Café discusses energy options
Serpil Guran brought the University’s energy needs to the table when she discussed alternative energy options over coffee yesterday during “Energy Café.”
Marketing environmentally friendly products and putting them into everyday usage is tough challenge to overcome, but will be economically beneficial once completed, said Guran, director of Rutgers EcoComplex, the University’s Environmental Research and Extension Center.
“The economy should serve the environment and humans to achieve better results,” she said. “It should be utilized as a mechanism between nature and humans. The way the economy works determines the stability of society.”
Guran said the economy should connect to the issue of sustainable development and meet the challenges of a growing energy demand.
“We need to scale-up emerging alternative energy technologies through demonstration, deployment and commercialization,” she said.
Using alternative energies could result in employment growth, creating jobs in alternative energy fields, Guran said.
She said energy sources should be reassessed with biomass resources, which include materials like corn, soybean and wood chips.
“There are emerging pathways with biomass to energy,” Guran said. “It needs to include environmental sustainability, economic viability and social equity.”
She said biomass resources should be efficient and specifically engineered to benefit a certain ecological need, including a power generation sector and transportation sector.
Applications for biomass resources include the gasification of biomass, converting algae to fuel and utilizing hydrogen for renewable fuel cells, she said.
Rutgers EcoComplex has already aligned itself with several major New Jersey organizations to achieve its goals of finding alternative energy sources, Guran said.
“Our mission is to be a catalyst in developing alternative energies,” she said. “We also want to conduct research and demonstration on innovative alternative energy and environmental technologies.”
Kevin Lyons, associate director for Business Development at Rutgers EcoComplex, used pink orchids as a prop to show an example of an EcoComplex incubation system product that utilizes a hydroponics system, a method of growing plants without soil, to grow orchids.
“This is pretty straightforward and simple,” said Lyons, an assistant professor in the Department of Supply Chain Management and Marketing Sciences. “The challenge for this particular incubator is, ‘How do you introduce it to the market and get it out there?’”
He said the technology exists to grow orchids hydroponically, with nutrients from water alone, but growers needs a way to market it.
Lyons said his challenge is to work with manufacturers to reform their designs and reduce their environmental footprint.
“You as the consumer are the responsible party for making sure that waste gets in the right place,” he said. “If you buy the product, then you buy the waste, and you have got to find a way to get rid of it.”
He said the idea of alternative energy could be challenging to markets because some people do not see the importance of reducing their carbon footprint.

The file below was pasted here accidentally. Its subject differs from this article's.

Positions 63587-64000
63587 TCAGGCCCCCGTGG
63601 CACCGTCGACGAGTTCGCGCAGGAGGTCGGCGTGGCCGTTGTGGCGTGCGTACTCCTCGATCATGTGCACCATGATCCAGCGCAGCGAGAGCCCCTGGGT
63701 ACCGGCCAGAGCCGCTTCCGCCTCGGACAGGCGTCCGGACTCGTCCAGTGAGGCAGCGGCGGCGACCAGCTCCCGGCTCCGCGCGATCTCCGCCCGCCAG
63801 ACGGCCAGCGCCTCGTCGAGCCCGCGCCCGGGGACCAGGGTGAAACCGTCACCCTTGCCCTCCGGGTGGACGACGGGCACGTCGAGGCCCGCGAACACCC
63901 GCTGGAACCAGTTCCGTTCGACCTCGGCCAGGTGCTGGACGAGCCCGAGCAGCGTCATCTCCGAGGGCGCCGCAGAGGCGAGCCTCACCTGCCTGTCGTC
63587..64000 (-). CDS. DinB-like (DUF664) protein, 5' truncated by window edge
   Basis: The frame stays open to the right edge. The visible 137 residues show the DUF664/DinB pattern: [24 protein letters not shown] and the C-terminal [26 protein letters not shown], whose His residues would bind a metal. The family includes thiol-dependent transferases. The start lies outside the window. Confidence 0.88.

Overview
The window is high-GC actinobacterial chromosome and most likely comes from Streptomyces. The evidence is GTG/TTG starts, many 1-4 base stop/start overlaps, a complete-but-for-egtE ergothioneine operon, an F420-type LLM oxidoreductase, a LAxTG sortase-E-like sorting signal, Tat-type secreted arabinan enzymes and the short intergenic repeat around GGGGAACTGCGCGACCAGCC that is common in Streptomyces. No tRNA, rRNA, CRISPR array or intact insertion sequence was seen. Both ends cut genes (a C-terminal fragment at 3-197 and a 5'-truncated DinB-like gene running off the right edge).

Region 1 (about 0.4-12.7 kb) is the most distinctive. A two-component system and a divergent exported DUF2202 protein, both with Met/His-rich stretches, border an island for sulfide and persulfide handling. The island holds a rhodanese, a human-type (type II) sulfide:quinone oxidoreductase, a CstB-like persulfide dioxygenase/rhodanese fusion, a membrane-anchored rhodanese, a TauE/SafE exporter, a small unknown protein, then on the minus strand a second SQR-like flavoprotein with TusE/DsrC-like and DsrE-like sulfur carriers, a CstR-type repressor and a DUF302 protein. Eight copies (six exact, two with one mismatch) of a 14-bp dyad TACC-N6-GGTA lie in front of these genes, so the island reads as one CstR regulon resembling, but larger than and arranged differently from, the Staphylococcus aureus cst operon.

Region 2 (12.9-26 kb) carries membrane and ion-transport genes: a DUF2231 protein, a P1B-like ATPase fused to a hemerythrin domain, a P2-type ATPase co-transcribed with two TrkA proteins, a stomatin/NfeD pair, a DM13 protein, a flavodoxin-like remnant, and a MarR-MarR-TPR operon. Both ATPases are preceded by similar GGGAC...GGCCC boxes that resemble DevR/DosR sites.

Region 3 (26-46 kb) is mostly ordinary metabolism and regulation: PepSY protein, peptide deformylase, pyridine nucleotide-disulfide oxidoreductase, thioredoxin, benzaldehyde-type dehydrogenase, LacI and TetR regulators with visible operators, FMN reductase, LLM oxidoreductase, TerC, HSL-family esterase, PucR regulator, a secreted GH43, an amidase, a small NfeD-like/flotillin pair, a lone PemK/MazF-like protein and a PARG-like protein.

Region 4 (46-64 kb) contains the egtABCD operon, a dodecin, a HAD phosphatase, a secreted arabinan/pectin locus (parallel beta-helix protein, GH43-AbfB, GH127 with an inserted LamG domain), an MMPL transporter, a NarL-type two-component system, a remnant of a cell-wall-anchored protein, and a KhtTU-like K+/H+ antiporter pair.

“Oftentimes it’s hard to figure out a way to market these things. Eventually we just think, ‘Well, let’s just do it before they take our money away,’” he said. “There’s a lot of different policies and segments that cripple the message getting out.”
There are programs such as “green purchase,” which sets out a type of contract where buyers refuse to buy a product if the manufacturers do not reduce their environmental impact, Lyons said.
“We’re pushing companies to get involved in contracts, which is a powerful document that involves [life cycle] criteria or they’ll lose our business,” he said.
Through these contracts, buyers would have to pay for products along with the waste that accompanies it, he said.
Lyons said these environmental contracts would give manufacturers an incentive to minimize waste and their prices to become more competitive in the market.
Paul Falkowski, director of Rutgers Energy Institute, said tackling the challenge of marketing environmentally friendly products would be a great marketing project for undergraduate business students.
“A lot of what has happened at the University is because of the students,” Lyons said. “If you’re really interested in this, then get involved.”
Lyons said students have the ability to make a difference if they want to see something changed.
“The students at this university have unlimited power, and not the kind that you plug in,” he said. “Collectively, you guys can change this university however you want.”
He said students who want to see the dining halls get rid of Styrofoam cups should voice their concerns.
“You can use social media,” he said. “You have a lot more power than when I was your age.”
Beatrice Birrer, program coordinator for the University’s Institute of Marine and Coastal Sciences, said “Energy Café” is a program that has grown to include graduate students and faculty members from an exclusive undergraduate program.
“The idea is that we’re all at the family table, sharing ideas and discussion,” she said.